The “Spectrum Crisis”

 Last spring, FCC Chairman Julius Genachowski gave a speech in which he highlighted the growth of wireless broadband in America and the looming “spectrum crisis.”  In his speech, the FCC Chairman stated that:

 “[T]he clock is ticking on our mobile future. The FCC is an expert agency staffed with first-rate employees who have been working on spectrum allocation for decades – and let me tell you what the career engineers are telling me. Demand for spectrum is rapidly outstripping supply. The networks we have today won’t be able to handle consumer and business needs.”

It is obvious to an American consumer that growth in the use of mobile wireless services has been phenomenal.  Recall that the blockbuster mobile phone, the Razr, was introduced only in 2004.  Prior to that time mobile phones were essentially the only mobile wireless devices and they were basically just phones.  Mobile phones models of that era had a life of almost two years, reflecting the fact that there was little need for consumers to upgrade to new models with increased capabilities because essentially the only available capability was voice phone calls.  Later some rudimentary text messaging became available and what seemed a huge innovation at the time, a phone that was also a camera.  Look how far we have come.  Today you can post and receive updates on social networking sites like Twitter and Facebook from your smartphone; you can watch live TV events or listen to free personalized radio that plays your favorite music; you can scan documents which you can then email or fax to others, obtain customized maps and directions, or use your smartphone to connect your laptop to the Internet.

 All of this additional capability involves additional use of wireless spectrum to upload and download data from mobile wireless devices.  As the figure below shows, the new devices and new capabilities have greatly multiplied our spectrum requirements. 

Data Traffic Generated by Mobile Wireless Devices 

 Source: Cisco Visual Networking Index: Global Mobile Data Traffic Forecast Update, 2011–2016, White Paper

When one combines the spectrum requirements of the new and innovative mobile wireless devices now in use in the United States, the picture is one of exponential growth in spectrum usage.  As you can see from the figure below, mobile data traffic in North America is expected to almost double each year in the near future even under the most conservative estimates. In a March 27, 2012, statement, FCC Chairman Julius Genachowski acknowledged “the exponential increase in consumer demand for spectrum.” 

Growth of Mobile Data Traffic in North America 

Source: FCC, “Connecting America: The National Broadband Plan,” Chapter 5 – Spectrum.


Global Mobile Data Traffic, Exabytes per month (1 EB 1 bn GBs)


 Source: Cisco Visual Networking Index: Global Mobile Data Traffic Forecast Update, 2011–2016, White Paper.

There is clearly increasing demand for spectrum by  mobile wireless service providers.  In considering whether  a “crisis” exists, the question is then whether there is additional supply.  In order for a mobile wireless provider to use a particular part of the electromagnetic spectrum  to provide service, it must be licensed to use that spectrum by the FCC.  This licensing regime ensures that different service providers do not use frequencies that interfere with each other or with other users of the spectrum, such as the Department of Defense, television broadcasters, and others.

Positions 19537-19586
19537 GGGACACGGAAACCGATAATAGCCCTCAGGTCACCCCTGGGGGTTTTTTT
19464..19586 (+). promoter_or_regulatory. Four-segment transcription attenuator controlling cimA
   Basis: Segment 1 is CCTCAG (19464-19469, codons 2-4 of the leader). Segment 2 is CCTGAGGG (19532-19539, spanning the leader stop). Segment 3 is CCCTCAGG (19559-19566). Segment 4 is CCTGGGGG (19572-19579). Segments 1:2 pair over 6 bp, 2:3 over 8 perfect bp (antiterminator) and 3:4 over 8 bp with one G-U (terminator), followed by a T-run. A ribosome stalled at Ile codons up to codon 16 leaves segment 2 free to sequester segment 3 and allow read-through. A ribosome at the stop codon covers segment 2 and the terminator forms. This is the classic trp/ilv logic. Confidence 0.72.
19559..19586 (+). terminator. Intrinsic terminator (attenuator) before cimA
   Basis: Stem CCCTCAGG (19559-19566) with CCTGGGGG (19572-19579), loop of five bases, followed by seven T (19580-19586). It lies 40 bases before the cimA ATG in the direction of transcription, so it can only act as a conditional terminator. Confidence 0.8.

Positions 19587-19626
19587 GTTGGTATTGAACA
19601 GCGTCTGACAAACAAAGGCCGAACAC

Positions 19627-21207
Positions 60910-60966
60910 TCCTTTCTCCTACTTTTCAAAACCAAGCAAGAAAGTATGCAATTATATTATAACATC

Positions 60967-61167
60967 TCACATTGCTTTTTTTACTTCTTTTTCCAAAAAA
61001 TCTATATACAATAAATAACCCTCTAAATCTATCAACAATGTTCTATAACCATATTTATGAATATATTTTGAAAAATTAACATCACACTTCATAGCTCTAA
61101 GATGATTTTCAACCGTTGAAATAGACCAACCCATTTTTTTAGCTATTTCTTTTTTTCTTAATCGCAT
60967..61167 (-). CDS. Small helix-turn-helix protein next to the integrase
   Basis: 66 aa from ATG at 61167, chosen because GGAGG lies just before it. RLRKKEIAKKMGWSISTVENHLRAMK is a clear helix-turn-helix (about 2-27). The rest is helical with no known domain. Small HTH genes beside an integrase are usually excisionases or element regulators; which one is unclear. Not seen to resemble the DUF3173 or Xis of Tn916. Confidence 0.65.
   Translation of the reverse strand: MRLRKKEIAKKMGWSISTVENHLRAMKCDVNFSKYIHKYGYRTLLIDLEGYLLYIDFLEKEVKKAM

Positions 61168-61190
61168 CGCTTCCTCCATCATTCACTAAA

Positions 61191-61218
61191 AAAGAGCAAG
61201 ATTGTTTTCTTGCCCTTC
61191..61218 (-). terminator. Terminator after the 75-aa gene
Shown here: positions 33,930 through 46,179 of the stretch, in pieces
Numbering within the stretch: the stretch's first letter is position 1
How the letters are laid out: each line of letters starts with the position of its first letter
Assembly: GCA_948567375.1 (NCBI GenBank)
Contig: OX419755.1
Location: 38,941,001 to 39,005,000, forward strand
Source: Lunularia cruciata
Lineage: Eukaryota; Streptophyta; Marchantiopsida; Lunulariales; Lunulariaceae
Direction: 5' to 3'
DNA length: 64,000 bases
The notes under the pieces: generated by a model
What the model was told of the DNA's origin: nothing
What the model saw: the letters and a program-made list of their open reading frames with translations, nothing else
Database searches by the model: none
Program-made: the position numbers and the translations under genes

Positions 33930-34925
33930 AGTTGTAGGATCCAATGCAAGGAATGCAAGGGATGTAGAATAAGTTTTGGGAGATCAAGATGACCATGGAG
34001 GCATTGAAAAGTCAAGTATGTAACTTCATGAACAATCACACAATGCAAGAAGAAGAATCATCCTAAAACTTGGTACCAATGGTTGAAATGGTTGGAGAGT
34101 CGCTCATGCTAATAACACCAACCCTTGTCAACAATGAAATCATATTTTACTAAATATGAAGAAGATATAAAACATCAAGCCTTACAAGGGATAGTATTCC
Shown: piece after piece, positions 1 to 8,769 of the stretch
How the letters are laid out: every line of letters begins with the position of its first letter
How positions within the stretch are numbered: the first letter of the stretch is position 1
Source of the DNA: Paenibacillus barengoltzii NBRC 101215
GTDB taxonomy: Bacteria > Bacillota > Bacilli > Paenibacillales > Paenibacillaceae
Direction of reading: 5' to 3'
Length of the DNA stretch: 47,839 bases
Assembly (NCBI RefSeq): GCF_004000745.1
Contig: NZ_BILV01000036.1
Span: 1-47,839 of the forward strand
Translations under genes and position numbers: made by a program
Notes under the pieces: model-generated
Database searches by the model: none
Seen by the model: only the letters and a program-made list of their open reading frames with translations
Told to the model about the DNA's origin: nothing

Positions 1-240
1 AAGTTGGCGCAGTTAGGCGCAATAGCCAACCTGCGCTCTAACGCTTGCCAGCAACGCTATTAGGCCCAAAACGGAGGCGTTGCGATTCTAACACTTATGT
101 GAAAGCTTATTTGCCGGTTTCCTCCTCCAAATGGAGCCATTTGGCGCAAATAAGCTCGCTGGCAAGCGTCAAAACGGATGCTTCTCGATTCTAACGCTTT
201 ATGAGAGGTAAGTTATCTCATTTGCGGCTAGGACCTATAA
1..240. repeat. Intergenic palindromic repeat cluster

In the longer run, there are perhaps technological innovations that will allow more efficient use of the spectrum currently allocated for mobile wireless services; however, the dramatic increases in demand are happening now.  In the short run, the only viable way to increase supply is for the FCC to allocate additional spectrum for mobile wireless services.  The FCC has received approval from Congress to hold an “incentive auction,” whereby current holders of spectrum such as television broadcasters are provided an incentive  to return some of their spectrum to the FCC for reallocation.  However, the timeline for the incentive auction requires only that it be completed by the year 2020.  Moreover, while wireless service providers can make more efficient use of contiguous spectrum blocks,  it is not clear whether the current  incentive auction would result in spectrum being made available in contiguous blocks.

Mobile Wireless Spectrum and Growth in Traffic


 Sources: Cisco Visual Networking Index: Global Mobile Data Traffic Forecast Update, 2011–2016, White Paper; FCC, “Connecting America: The National Broadband Plan,” Chapter 5 – Spectrum.  Note: North America usage is available from 2011 onward; usage for years 2008-2010 was calculated assuming North American usage growth equals global usage growth.

In conclusion, I believe there is currently a spectrum crisis.  This crisis exists because of dramatic increases in demand for mobile wireless services, the nature of electromagnetic spectrum as a limited resource, and the facts that wireless carriers can do nothing to increase their access to this critical input without the approval of the FCC and are limited in the short run in terms of what can be done with technology to make increased use of the spectrum currently available to them.  Of course, the possession of spectrum alone will not improve the issues caused by the spectrum crisis without significant infrastructure investment, but that investment cannot begin until steps to reallocate spectrum are taken.


This entry was posted on Friday, June 29th, 2012 at 9:30 am and is filed under Spectrum, Telecom. You can follow any responses to this entry through the RSS 2.0 feed. You can leave a response, or trackback from your own site.

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